Books & More from the Teen Scene

Book reviews and other reflections from one of Oregon's young adult librarians

“Like No Other” by Una Marche February 24, 2015

Like No Other cover

Images courtesy of Goodreads.com

The Facts

368 pages; published July 2014

The Basics

Devorah, an obedient member of the Hasidic Jewish community, steps onto the wrong elevator at the wrong time. A power outage thrusts her into forbidden conversation with Jaxon, the hard-working, nerdy son of West Caribbean immigrants. Unable to stop thinking about each other, Devorah and Jaxon risk everything for an ever-deepening romance.

The Review

I like the teen romance aspect of this book. Jaxon and Devorah were easy to enjoy as characters and easy to root for as a couple of Romeo and Juliet-style star-crossed lovers. The true fascination of the book, however, was Devorah’s questioning of her ability to live within the bounds of a strict religious community – in this case, Hasidic Judiasm. Devorah is a good girl who had always obeyed the many rules of her faith. After a perfect storm of events leaves her stuck in an elevator with Jaxon, a boy not only from different cultural roots but from a completely different lifestyle, she finds herself pulled to him. Something in her compels her to pursue a secret relationship that changes her view of her family, her faith, and her future. This book has great characters, fascinating cultural insights, and an ending that is, well, like no other.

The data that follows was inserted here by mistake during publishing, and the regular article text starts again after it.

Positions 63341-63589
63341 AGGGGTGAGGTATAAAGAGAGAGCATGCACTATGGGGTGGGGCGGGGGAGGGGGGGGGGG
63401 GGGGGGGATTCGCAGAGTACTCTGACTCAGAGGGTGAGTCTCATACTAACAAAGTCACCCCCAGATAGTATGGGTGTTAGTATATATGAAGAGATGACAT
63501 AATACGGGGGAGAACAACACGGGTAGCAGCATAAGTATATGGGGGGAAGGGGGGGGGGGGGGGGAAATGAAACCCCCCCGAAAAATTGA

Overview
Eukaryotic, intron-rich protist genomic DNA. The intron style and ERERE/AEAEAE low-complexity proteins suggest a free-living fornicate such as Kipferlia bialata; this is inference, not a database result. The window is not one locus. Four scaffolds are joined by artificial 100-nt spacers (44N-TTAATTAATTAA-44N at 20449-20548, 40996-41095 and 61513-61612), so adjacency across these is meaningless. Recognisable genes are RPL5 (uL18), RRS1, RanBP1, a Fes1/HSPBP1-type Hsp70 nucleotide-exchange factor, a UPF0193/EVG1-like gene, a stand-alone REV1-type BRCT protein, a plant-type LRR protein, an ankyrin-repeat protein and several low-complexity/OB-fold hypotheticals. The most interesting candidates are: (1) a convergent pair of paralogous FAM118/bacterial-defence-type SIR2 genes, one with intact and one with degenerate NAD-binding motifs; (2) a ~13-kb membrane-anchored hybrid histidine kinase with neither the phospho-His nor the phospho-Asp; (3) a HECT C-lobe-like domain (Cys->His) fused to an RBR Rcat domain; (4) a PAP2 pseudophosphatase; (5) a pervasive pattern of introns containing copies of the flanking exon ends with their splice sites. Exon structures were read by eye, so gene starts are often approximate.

Recognition and Honors (Source: Goodreads.com)

  • Publishers Weekly Best Book of Summer 2014
  • Indie Next List Pick, Summer 2014
  • 2014 Junior Library Guild Selection
  • Los Angeles Times Summer Reading Guide Selection
  • Entertainment Weekly YA Novel to Watch Out For

I’ll Recommend This to …

  • Fans of contemporary romance like Eleanor & Park
  • Readers with a flair for the dramatic
  • Anyone fascinated by the question of how youth respond to strict upbringing
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“I Love I Hate I Miss My Sister” by Amélie Sarn, translated by Y. Maudet October 4, 2014

Filed under: Books,Fiction,Multi-Cultural,Realistic — hilariouslibrarian @ 8:48 am
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I Love I Hate I Miss My Sister

Images courtesy of GoodReads.com

The Facts

152 pages; published August 2014

The Basics

Devout Muslim Sohane struggles to deal with her grief and conflicting emotions about her more worldly sister, Djelila, who has been killed by religious extremists.

The Booktalk